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Vital air and lifeless air

Antoine Lavoisier explained how combustion uses oxygen with a very clever experiment. Later, he lost his head.

We know now that burning is a chemical reaction in which fuel and oxygen combine to produce light, heat, and by-products like smoke and ash. As a species, it took us a surprisingly long time to work this out – probably because it took us a surprisingly long time to discover oxygen.

Oxygen is a good example of simultaneous discovery. A Polish alchemist named Michael Sendivogius described oxygen as the “food of life” in air in 1604, but credit usually goes to Carl Wilhelm Scheele of Sweden and Joseph Priestley of Britain, who both discovered oxygen in the 1770s. Both Scheele and Priestly had told French chemist Antoine Laurent Lavoisier about their discoveries, and it was Lavoisier who worked out the role of oxygen in combustion.

Lavoisier’s experiment was simple and elegant: seal up a container containing a metal like lead or tin. Weigh it. Heat it. (Heating lead or tin leads to calcination, i.e. oxidation of the metal.) Weigh it again… no change. But when you open the container some air rushes in. What happened to the air that was already in the container?

This is the clever part: find out how much air has rushed into the container after the heating. Weigh that air. Pull out the metal and weigh that metal. Lavoisier discovered that the metal had increased in weight by exactly the same amount as the weight of air that had been consumed. He concluded, correctly, that a chemical reaction combined something in the air with the metal. He repeated the experiment with other materials and concluded that combustion must always involve this kind of combination.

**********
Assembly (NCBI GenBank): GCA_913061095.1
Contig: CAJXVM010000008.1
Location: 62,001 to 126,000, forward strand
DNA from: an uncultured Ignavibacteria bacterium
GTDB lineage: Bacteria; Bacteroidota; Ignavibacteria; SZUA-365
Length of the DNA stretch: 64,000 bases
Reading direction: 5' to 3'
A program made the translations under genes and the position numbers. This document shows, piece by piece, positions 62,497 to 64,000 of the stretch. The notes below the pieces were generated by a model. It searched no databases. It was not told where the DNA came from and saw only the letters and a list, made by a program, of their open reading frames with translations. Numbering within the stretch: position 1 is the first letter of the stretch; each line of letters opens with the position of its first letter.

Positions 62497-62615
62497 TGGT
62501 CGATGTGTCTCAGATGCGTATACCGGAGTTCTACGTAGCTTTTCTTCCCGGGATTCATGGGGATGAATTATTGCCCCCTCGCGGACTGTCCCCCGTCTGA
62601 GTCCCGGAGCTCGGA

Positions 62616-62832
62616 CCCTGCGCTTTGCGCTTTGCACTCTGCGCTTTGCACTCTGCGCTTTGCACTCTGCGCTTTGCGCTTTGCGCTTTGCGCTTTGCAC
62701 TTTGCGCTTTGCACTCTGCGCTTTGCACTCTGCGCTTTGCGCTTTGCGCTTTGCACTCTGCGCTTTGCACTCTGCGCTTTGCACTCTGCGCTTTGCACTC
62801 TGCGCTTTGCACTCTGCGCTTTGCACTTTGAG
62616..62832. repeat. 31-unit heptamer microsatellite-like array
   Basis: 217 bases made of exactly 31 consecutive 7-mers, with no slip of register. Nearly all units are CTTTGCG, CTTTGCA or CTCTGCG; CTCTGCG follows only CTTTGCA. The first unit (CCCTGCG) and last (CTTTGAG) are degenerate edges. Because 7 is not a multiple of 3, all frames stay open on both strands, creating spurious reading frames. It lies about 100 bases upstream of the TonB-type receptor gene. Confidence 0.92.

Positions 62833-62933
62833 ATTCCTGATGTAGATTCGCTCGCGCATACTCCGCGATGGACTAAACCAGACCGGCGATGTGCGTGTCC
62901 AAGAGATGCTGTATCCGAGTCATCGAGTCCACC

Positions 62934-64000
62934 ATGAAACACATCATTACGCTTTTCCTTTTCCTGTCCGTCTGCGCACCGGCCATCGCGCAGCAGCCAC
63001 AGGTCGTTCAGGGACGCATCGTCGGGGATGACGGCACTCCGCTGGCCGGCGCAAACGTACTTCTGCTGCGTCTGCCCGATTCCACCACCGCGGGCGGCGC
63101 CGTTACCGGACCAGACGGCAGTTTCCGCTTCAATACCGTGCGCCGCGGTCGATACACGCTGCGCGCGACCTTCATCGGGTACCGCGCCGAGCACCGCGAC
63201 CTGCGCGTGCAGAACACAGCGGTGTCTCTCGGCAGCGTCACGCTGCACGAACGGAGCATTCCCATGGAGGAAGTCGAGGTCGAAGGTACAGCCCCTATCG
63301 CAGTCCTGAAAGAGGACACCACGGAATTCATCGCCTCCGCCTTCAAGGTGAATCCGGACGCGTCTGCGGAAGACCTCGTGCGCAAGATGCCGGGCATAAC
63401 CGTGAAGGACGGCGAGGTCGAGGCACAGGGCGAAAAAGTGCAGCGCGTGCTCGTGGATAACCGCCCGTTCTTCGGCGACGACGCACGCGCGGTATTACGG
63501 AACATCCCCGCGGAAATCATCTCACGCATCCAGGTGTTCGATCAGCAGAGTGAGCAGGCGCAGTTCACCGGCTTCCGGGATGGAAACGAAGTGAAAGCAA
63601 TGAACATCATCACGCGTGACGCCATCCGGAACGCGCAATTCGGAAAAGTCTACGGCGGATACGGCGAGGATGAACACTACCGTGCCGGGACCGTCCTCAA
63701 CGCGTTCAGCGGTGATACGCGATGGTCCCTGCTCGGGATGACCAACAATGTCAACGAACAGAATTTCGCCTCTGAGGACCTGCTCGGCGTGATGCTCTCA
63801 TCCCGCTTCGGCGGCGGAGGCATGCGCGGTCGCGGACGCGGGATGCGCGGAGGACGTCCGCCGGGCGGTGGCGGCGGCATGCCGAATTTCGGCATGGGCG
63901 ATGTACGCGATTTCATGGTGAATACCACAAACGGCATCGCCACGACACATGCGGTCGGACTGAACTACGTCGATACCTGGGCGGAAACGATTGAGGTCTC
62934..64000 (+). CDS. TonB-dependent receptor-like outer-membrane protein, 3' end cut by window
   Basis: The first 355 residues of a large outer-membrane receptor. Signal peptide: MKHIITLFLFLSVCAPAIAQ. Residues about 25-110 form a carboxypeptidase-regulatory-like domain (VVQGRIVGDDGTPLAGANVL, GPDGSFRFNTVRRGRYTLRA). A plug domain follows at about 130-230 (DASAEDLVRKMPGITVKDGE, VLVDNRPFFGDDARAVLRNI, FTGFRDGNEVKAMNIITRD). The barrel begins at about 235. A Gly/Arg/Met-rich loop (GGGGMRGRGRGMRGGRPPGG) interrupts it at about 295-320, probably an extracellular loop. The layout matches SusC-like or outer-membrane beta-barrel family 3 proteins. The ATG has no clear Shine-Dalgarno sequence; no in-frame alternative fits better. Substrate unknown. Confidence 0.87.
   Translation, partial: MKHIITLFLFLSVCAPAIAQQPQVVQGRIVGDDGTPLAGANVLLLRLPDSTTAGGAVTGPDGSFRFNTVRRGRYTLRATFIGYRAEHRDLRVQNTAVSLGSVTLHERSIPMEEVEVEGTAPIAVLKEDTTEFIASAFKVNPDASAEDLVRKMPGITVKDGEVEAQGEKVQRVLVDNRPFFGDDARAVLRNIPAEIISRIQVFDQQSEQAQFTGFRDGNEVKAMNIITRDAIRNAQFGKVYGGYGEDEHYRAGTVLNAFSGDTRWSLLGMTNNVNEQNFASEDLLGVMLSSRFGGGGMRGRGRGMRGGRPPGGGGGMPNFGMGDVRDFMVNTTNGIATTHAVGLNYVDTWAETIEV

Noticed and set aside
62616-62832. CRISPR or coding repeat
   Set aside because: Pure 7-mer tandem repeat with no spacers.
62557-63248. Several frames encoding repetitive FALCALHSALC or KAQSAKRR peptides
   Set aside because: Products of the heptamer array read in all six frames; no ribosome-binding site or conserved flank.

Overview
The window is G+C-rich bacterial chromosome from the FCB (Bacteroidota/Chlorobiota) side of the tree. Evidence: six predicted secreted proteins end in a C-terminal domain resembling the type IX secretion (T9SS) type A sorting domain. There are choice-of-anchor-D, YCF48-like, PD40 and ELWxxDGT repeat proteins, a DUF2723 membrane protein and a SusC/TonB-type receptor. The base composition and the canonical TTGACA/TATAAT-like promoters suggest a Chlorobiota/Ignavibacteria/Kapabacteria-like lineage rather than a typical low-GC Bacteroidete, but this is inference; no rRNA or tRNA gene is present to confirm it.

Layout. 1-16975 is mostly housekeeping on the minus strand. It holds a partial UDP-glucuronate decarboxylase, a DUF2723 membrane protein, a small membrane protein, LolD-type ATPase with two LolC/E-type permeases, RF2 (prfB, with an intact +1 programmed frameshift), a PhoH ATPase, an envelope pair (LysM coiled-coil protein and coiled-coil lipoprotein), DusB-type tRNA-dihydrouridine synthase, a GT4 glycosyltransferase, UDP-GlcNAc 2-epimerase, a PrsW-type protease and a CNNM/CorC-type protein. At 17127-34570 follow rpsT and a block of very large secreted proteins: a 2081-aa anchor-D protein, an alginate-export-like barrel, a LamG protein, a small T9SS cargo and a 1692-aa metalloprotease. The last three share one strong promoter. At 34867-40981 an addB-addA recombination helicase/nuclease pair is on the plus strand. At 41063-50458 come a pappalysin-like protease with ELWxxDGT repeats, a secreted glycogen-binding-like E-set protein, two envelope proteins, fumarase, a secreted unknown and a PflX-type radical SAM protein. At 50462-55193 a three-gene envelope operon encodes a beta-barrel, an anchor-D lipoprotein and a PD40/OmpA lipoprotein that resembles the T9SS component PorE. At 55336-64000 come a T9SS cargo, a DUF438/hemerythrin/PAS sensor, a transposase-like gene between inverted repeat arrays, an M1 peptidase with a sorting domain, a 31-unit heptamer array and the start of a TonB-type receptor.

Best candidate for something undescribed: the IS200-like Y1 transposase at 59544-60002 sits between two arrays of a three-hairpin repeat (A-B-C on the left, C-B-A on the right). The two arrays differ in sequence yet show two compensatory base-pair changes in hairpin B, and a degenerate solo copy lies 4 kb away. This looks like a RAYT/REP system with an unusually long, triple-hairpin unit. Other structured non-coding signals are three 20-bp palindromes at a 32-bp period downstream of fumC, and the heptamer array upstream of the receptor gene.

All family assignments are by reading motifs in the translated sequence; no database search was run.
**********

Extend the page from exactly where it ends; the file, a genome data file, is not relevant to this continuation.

Lavoisier named the part of air that did the combining “vital air” and the part of air that did not “lifeless air” – what we now know as oxygen and nitrogen. (The name oxygen, funnily enough, was made popular in Britain through a poem by Charles Darwin’s grandfather… but that’s another story.)

Lavoisier came to a bad end: he was guillotined as part of the French Revolution on trumped-up charges of tax fraud – but not before chairing the commission that instituted the metric system. His contributions to chemistry and science did not save him: the judge is said to have declared that “the Republic does not need scientists or chemists.” Okay, that specific pronouncement may be a fiction added to the story of Lavoisier later… but the sentiment, evidently, carried over regardless.

Categories: Early modern history Europe History Physics & chemistry Places Sciences

The Generalist

I live in Auckland, New Zealand, and am curious about most things.

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